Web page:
My five favourite parenting books

I am an avid reader of all things birth and parenting.  I literally gravitate towards these shiny books covered in children and bumps.  While my friends are reading cool fashion biographies and literary fiction, I can always be found losing myself in the world of parenthood.  There are many, many books out there.  For every single thing to do with birth and parenthood, you can pretty much find a book on it.  This in itself can be a bit daunting.  So I thought it might be a nice idea to share some of my favourite books.  This series is specifically about parenting and books that helped me find my way in the overwhelming yet beautiful world of motherhood.  I hope they will bring you some solace too.


My beautiful Mama friend Annie, who I hugely admire as a mother of five gorgeous girls, gave me this book when I was pregnant with my son, The Continuum Concept by Jean Liedloff.  With him being my first child I hadn't given much thought to when baby was here, I was so focused on the birth!  This book changed everything for me.  It was in line with what I already thought but it solidified it for me further.  It made me understand a baby's needs, in particular their emotional needs, and how it was absolutely ok to respond to my baby as and when I needed to and hold them as often as I would like!  It's a wordy read so I struggled a bit with my tired baby brain, but if you are thinking about the attachment parenting style of child rearing or even if you're not, I would highly recommend this book.


The Gentle Sleep Book by Sarah Ockwell-Smith does exactly what it says on the tin.  The most important thing about this book is it makes your babe's sleepless nights feel completely normal!  Because they are normal.  Children are biologically designed to wake up, often, for a long time.  This fact alone I found very comforting.  It's so easy to think you're doing something wrong or there is something wrong with them.  However, this aside, knowing this isn't always enough to relieve the exhaustion.  Another beautiful Mama friend said to me recently, 'this too shall pass isn't quite cutting it' and this book offers strategies, actual practical ways to help.  Bedtime routines seem to be a big part of this and sleep associations such as falling asleep at the breast.  All of it is tackled with love and very, very slowly.  This is not a quick fix approach, but a loving, gentle solution.


When I was pregnant and wondering what my child would be like, I kind of based it on the films I'd seen with all these cute, well behaved kids, listening respectfully to their parents, eating wholesome food etc etc so when my son didn't behave like this, I was caught a little off guard.  When we were at playdates I could see how he interacted differently to other kids.  He was so sensitive to his environment, he would tire more quickly, lose it more often, the wilfulness was epic as were the demands.  He didn't sleep well so neither did I.  He was a fussy eater and needed lots of entertaining.  He was also more empathetic, more loving and more energetic than most kids too.  This book, Raising Your Spirited Child by Mary Sheedy Kurcinka helped me realise he was NORMAL.  He was simply MORE.  More in every sense, all the great traits and all the more challenging ones too and this book helped me find my balance and gave me some great strategies to cope.  I still dip into it now and again for a refresher.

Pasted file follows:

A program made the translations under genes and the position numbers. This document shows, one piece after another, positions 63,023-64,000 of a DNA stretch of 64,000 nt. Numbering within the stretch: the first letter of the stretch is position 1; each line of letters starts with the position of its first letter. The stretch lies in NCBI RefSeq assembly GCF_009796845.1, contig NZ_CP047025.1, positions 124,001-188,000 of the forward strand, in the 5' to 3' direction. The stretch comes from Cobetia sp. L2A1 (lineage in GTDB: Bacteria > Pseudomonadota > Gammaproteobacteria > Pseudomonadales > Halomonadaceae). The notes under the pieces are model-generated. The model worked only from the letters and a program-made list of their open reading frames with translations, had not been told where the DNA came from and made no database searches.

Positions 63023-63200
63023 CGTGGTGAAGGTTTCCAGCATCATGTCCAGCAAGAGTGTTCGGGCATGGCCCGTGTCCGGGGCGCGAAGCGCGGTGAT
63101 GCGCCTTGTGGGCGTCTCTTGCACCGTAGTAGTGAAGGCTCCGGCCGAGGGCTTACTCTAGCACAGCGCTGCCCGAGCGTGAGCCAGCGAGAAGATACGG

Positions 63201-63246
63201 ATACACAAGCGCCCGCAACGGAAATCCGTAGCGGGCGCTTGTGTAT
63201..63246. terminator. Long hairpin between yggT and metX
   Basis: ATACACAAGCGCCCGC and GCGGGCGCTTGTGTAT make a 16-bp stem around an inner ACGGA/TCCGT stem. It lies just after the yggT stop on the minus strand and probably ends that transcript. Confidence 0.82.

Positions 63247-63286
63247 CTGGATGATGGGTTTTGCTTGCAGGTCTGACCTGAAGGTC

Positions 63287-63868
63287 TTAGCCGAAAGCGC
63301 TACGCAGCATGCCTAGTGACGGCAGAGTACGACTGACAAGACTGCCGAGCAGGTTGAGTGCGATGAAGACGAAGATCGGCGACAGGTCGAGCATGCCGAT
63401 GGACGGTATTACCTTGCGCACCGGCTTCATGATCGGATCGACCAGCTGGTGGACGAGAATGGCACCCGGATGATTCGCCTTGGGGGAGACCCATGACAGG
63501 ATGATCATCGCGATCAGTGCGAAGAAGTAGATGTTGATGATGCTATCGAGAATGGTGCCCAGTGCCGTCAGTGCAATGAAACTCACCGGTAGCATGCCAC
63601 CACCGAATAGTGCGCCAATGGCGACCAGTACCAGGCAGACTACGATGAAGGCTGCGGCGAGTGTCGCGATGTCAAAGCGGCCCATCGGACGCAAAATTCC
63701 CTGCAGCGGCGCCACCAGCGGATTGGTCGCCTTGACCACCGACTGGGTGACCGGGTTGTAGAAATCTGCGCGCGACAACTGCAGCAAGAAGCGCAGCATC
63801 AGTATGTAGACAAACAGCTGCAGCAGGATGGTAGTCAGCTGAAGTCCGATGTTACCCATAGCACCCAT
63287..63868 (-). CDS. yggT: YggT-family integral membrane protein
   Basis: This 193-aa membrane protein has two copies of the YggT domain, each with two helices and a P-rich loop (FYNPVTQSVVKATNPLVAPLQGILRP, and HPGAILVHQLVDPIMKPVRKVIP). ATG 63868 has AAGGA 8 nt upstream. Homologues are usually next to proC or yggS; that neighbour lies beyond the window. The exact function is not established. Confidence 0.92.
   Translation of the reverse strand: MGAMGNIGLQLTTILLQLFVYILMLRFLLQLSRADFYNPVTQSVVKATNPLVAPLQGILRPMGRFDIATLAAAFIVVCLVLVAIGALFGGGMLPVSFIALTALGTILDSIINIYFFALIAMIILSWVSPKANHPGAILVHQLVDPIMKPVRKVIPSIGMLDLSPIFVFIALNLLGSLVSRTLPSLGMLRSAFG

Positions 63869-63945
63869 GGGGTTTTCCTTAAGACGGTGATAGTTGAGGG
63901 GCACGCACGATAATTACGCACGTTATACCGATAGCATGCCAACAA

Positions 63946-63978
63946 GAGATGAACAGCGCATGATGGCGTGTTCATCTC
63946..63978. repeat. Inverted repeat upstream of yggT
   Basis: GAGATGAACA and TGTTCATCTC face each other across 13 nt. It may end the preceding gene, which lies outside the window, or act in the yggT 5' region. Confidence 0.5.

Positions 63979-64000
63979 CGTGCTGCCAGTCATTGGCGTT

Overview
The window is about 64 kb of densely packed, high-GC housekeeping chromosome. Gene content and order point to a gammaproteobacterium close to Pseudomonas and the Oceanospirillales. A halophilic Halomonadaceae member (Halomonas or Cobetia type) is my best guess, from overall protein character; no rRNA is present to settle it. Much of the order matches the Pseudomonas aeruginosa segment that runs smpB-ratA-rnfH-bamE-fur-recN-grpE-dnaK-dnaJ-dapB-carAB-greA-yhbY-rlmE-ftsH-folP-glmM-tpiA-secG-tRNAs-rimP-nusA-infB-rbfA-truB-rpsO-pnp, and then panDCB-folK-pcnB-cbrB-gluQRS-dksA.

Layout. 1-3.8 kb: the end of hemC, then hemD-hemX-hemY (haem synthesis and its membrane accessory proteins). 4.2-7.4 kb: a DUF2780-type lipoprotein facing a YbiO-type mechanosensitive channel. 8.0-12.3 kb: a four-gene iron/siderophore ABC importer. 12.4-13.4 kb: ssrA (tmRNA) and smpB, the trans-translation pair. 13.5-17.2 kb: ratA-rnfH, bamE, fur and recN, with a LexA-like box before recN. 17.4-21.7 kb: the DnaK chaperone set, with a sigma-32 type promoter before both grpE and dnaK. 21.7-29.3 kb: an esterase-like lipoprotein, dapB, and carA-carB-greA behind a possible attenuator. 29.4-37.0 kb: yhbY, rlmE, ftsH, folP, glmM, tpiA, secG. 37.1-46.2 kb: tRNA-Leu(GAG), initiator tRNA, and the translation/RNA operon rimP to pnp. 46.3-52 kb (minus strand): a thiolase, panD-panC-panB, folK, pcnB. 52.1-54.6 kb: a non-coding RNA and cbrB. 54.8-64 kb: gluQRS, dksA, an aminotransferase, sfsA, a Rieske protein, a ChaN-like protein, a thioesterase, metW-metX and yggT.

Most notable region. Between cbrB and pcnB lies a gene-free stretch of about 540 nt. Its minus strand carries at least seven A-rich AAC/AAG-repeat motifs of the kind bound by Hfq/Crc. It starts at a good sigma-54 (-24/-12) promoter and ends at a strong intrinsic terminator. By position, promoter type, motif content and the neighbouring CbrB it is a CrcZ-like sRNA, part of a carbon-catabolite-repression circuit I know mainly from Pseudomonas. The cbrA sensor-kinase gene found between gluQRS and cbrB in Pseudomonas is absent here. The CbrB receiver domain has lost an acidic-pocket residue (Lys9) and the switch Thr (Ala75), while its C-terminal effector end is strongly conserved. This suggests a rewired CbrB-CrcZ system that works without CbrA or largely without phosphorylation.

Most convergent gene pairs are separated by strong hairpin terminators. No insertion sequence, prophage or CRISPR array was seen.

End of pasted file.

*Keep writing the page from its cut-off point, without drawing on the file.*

Do Not Disturb, The Benefits of Relaxed Parenting by Deborah Jackson is a beautiful book.  For me, it was the realisation that we don't have to do anything for our kids to thrive.  Kids are amazing and given the space to explore, test their limits, experiment and take their own mini adventures, they teach themselves a lot.  I particularly loved the story about a little girl learning to swim.  No help needed.  Just fun times in the water and she worked it out, by herself, in her own good time.  I tried this with my son after being so inspired by this story and it worked.  He loves the water and is a fab swimmer.  The message I took away was we don't have to work at being parents, we are parents.


Playful Parenting by Lawrence J. Cohen has to be one of my all time favourite books.  I think because the ethos is in line with what I believe is the core of parenting, love and connection and fun!  This book looks at how children are feeling and why they respond a certain way.  It talks about towers of powerless and towers of isolation and how it is our job to bring them out of these towers into the river of well being.  It is our job, as parents, to help them reconnect.  They're only little, they need help to manage their feelings.  He suggests play is the best way.  I really put this book to the test when my son was about three years old and it worked.  It showed me his inner world by letting him play games and being in charge.  It gave him control and an outlet to experiment with thoughts and ideas that he needed to clarify and work through.  It's a loving, helpful book and if you can get on the floor and play with your child, you are working magic for their soul.

I would love to hear about your favourite books.

Happy reading...

Doula love